The Blueprint of the Artisan Salesperson
I used to think there would be a time where things would just happen and it would be near automatic. Wine would flow like a river, spirits would tumble into cocktails and an ease would be ever present as you influence/witness/serve as the salesperson. It would get “easier.”
The truth is that the artisan salesperson never arrives at this heavenly place. You have to always keep reinventing your practice, rethinking why and how – not just with your customers but with what you do on the regular.
Below are five fundamentals that will open the door to being an artisan salesperson – a salesperson that wants to do right.
If you get off track – start here.
#1 Philosophy – It starts with you.
You cannot do this at a high level without a philosophy. You have to know where you start and where the work finishes. You have to know why you are choosing to do the practice of sales. If it is just for commission, at your best you will only ever be just good enough.
#2 The Customer – never a number
Customers are not randoms or black and white numbers in a cell that could be raised 3 percent, they are people. Even in this persona over personal technological world where it can be difficult to know people, and many want to just click and buy, it is better to have a personal connection. I would argue further that you need to have a feel of what it smells like in that restaurant or why that retailer does so well on that block. These observations cannot be faked – get to know who you serve by showing up.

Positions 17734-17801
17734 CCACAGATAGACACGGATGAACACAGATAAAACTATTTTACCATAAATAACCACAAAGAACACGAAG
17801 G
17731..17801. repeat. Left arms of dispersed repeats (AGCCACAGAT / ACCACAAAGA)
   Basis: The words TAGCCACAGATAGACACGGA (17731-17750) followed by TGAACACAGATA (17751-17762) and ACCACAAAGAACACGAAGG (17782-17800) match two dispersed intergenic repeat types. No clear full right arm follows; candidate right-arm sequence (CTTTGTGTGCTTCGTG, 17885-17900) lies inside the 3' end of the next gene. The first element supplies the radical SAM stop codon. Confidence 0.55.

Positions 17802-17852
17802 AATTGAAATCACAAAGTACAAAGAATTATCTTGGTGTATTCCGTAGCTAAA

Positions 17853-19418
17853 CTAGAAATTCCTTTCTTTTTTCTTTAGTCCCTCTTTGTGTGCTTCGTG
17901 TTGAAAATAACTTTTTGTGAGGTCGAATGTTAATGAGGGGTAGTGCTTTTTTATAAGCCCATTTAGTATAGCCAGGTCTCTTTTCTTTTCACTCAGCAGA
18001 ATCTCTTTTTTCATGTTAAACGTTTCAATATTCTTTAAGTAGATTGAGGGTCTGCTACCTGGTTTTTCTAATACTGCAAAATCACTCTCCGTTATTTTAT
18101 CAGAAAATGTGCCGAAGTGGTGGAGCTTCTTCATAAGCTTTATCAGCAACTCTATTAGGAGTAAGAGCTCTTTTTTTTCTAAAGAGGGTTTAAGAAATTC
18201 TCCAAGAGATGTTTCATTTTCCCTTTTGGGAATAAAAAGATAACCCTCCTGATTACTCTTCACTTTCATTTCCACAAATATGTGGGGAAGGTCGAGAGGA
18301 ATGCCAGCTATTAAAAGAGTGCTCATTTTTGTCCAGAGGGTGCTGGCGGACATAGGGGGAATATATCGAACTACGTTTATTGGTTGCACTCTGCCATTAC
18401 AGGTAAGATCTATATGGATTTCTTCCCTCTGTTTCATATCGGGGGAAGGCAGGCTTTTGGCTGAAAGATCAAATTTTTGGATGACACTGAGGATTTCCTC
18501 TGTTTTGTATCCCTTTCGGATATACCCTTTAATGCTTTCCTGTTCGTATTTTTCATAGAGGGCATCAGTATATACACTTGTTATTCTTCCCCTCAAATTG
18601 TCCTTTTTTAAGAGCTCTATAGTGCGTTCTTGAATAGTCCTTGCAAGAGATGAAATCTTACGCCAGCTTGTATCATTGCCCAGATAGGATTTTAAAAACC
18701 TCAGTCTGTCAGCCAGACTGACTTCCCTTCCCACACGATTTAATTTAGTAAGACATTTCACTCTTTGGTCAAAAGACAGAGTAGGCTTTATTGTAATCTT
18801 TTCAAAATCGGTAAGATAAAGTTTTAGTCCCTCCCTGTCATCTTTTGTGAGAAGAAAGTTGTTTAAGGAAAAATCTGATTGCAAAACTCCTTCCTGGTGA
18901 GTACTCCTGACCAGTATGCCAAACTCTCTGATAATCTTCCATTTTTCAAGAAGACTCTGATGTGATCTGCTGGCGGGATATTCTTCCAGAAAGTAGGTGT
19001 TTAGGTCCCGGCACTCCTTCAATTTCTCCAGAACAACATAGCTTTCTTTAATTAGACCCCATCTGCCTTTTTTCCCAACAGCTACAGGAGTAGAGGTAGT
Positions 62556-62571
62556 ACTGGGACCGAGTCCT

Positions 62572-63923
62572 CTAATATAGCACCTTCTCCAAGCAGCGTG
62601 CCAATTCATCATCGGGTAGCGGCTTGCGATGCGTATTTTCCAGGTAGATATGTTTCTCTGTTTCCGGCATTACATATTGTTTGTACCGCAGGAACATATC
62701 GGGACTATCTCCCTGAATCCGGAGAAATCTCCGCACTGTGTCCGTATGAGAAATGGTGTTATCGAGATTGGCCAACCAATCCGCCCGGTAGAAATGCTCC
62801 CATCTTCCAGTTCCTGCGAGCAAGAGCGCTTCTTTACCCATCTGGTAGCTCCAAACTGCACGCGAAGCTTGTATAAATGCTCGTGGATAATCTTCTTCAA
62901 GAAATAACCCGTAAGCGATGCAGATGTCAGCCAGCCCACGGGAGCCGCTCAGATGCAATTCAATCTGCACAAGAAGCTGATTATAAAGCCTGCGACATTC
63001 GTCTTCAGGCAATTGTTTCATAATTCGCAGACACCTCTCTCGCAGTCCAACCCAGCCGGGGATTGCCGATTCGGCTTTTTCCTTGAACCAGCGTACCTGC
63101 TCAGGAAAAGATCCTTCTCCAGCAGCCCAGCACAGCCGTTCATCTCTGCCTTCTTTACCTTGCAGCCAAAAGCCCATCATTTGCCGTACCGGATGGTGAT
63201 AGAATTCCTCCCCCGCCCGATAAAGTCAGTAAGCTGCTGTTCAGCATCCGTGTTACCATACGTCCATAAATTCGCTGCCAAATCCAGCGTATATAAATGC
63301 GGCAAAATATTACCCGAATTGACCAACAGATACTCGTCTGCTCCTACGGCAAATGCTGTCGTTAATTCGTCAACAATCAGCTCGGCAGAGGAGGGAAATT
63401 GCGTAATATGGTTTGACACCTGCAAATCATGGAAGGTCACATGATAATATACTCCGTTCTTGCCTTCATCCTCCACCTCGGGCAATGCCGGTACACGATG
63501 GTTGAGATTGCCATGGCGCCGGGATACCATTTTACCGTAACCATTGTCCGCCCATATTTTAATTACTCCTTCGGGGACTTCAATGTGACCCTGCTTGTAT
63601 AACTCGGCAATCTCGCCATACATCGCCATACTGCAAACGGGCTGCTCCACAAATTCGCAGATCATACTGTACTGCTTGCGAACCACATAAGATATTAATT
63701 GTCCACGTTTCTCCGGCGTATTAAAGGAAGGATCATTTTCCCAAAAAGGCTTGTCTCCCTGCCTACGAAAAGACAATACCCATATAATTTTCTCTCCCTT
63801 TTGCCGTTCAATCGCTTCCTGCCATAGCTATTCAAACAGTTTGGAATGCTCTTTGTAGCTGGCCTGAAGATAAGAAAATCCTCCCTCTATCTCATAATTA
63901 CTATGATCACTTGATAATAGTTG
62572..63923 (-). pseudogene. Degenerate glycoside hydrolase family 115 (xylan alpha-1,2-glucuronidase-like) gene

#3 What are you selling?
What is the context of the products? All technical details aside, where does what you offer fit in? Who are the competitors? What makes yours unique? Why this one over that one? This takes effort and you must taste more than you talk to acquire reference points. Actually taste the competitors and see what comes. Have a way that looks at the wine beyond the quality call. Look at the style.
Hint: pricing is almost always the last thing to sell first
“ Most salespeople (often at no fault of their own) get hyper-fixated.
#4 Buyer thinking – Think like a buyer.
Think like a buyer and you will be able to be a savvy matchmaker. It is not easy to do and takes real intention, but if you can put yourself in the buyer’s shoes, you can truly see what drives their choices; not just product or what they like, but something deeper.
#5 Look for the spaces
You must pan out and look more broadly to see the spaces. Most salespeople (often at no fault of their own) get hyper-fixated. I have often. The only way to really be “in it” is to pan out and look at the edges.
The customer just inquired about a pallet of this – why did that happen? What is really going on? If you can figure that out – you will always have a head start.